They are seeking new, creative, and spiritual ways to practice Judaism – observant and non – and hope to merge progressive values and lifestyles with a love for tradition and history. They consider it very challenging to find a sense of belonging in Jewish communities that do not encourage a plurality of nuanced views about Israel. They like ritual and community but don’t necessarily feel the need to pray or believe in God.

Your Thoughts On Arq


The respondents of our survey most commonly described Arq as informative, inclusive, relevant, and welcoming.

Most of the respondents of our survey heard about Arq from a friend. Those of our respondents who shared Arq with their own friends did so by forwarding an issue of our weekly digest of all things Jew-ish, The Ish, or by mentioning Arq in passing conversation. Thanks for spreading the word, and please keep it up!

So, what need does Arq serve for anyone anyway?

Many of our survey respondents said they are trying to understand their relationship with Judaism, that it’s complicated, and that Arq helps. The Ish, in particular, is their culturally relevant weekly “Jewish fix” and offers inspiration for a modern way to “do Jewish.”

According to our survey respondents, Arq is helping Jews reconnect with their roots and Jewish community and is just as helpful of a resource for non-Jews who are interested in better understanding their Jewish loved ones.

Arq feels like a community where people can explore themselves and deepen their connection to others who are doing the same.

 

We asked: what do you think Arq is doing well?

Our respondents highly value Arq’s overall inclusion of a wide range of Jewish touch points and realities, as well as Arq’s transparent, warm, nonjudgmental tone. They mentioned Arq’s appreciation of Jewish culture and traditions and simultaneous recognition of others from which to pull inspiration and learning. They appreciated the diversity and range of Arq’s interviews with people from all backgrounds (not just the Ashkenormative!). They also value Arq’s visual design and intentional content curation, which balances depth and joy.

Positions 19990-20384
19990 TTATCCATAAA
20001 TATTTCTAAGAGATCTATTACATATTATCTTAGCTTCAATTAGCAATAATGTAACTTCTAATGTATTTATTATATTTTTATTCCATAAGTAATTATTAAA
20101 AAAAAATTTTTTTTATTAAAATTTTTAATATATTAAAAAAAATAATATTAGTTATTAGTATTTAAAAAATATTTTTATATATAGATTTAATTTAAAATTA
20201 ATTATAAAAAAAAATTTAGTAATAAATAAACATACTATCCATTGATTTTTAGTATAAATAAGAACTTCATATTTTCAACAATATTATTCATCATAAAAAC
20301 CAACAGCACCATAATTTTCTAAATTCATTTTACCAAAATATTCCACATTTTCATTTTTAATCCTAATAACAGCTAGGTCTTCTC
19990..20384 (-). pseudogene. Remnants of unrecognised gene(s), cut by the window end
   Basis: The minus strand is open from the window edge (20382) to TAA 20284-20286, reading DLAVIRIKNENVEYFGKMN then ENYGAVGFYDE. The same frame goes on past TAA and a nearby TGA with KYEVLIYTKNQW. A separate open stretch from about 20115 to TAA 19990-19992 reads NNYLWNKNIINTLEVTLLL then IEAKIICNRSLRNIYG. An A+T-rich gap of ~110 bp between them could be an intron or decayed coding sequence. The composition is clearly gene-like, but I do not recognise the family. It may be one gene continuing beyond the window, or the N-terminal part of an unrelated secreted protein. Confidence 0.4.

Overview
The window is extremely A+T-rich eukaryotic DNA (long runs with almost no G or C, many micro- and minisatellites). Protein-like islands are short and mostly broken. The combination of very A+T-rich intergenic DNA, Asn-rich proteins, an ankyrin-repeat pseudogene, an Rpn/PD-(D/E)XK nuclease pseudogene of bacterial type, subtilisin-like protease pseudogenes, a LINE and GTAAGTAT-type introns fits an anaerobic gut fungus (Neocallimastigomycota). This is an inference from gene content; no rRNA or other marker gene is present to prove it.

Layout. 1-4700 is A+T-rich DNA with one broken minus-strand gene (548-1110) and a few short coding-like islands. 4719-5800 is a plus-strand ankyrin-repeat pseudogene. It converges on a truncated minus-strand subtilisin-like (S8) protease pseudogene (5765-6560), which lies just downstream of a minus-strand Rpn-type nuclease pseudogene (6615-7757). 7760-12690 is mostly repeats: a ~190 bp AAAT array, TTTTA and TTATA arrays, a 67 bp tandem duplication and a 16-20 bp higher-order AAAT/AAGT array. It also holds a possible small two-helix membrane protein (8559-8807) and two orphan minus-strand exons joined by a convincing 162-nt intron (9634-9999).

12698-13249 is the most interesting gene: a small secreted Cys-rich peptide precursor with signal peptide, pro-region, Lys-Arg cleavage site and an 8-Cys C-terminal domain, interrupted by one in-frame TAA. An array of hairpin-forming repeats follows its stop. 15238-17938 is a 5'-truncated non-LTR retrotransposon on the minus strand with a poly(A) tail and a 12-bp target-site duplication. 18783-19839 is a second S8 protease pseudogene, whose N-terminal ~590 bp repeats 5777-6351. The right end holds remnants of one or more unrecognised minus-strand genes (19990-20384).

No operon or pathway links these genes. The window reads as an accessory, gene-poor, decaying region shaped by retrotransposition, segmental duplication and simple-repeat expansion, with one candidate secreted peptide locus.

And, of course, we wanted to know: what do you think Arq can improve?

There may be such a thing as too much of a good thing! In response to the immense amount of content included in The Ish, our weekly newsletter, a number of Arq’s survey respondents suggested a more streamlined and mobile-friendly approach.

Yet, for some of our respondents, Arq doesn’t provide enough. We heard them loud and clear: Arq’s content and events often feel alienating for non-coastal folks. They specifically requested more recommendations of cool Jewish things to do in “flyover country.”

Many of Arq’s survey respondents asked for more original content by Arq, from food guides and interviews to content specifically designed for people who were not raised Jewish.

Finally – and we’re happy to say we’re already making moves here – Arq’s survey respondents wanted to feel more connected to other people in Arq’s community, especially online.

The Future of Arq


What’s next for Arq?

We suggested a few ideas, and more than half of our survey respondents said they very interested in an online store with products like the ones featured on Arq and in The Ish; an annual retreat where you can relax, nourish your spirituality and connection to Judaism, and connect with yourself, others, and the world around you; all-inclusive, intimate trips organized and led by Arq; and access to an online community of Arq’s readers.

Suggestions from Arq’s respondents included lots more food-related content (including recipes, restaurant reviews, and chef interviews), more resources and tips for Jewish ritual and lifecycle events (including prayer, holidays, and interfaith relationships), a calendar of events, and more of anything and everything between the two coasts. More than one person requested a dating service!

We also gathered the most ambitious and exciting list of Jewish (or Jew-ish) icons and influencers whom you would you like us to interview. Overall, you wanted to see more interviews with people of color, people who have converted to Judaism, trans people, people living outside of the United States, and more chefs. Know someone who fits the bill? Introduce us, please!

We’re confident that this bounty of insight will keep us busy for a while, as we work on building an Arq you can truly love 😉

We’re always open to your feedback. Email hey@thisisarq.com if you have any questions about our survey takeaways or you’d like to suggest a way forward.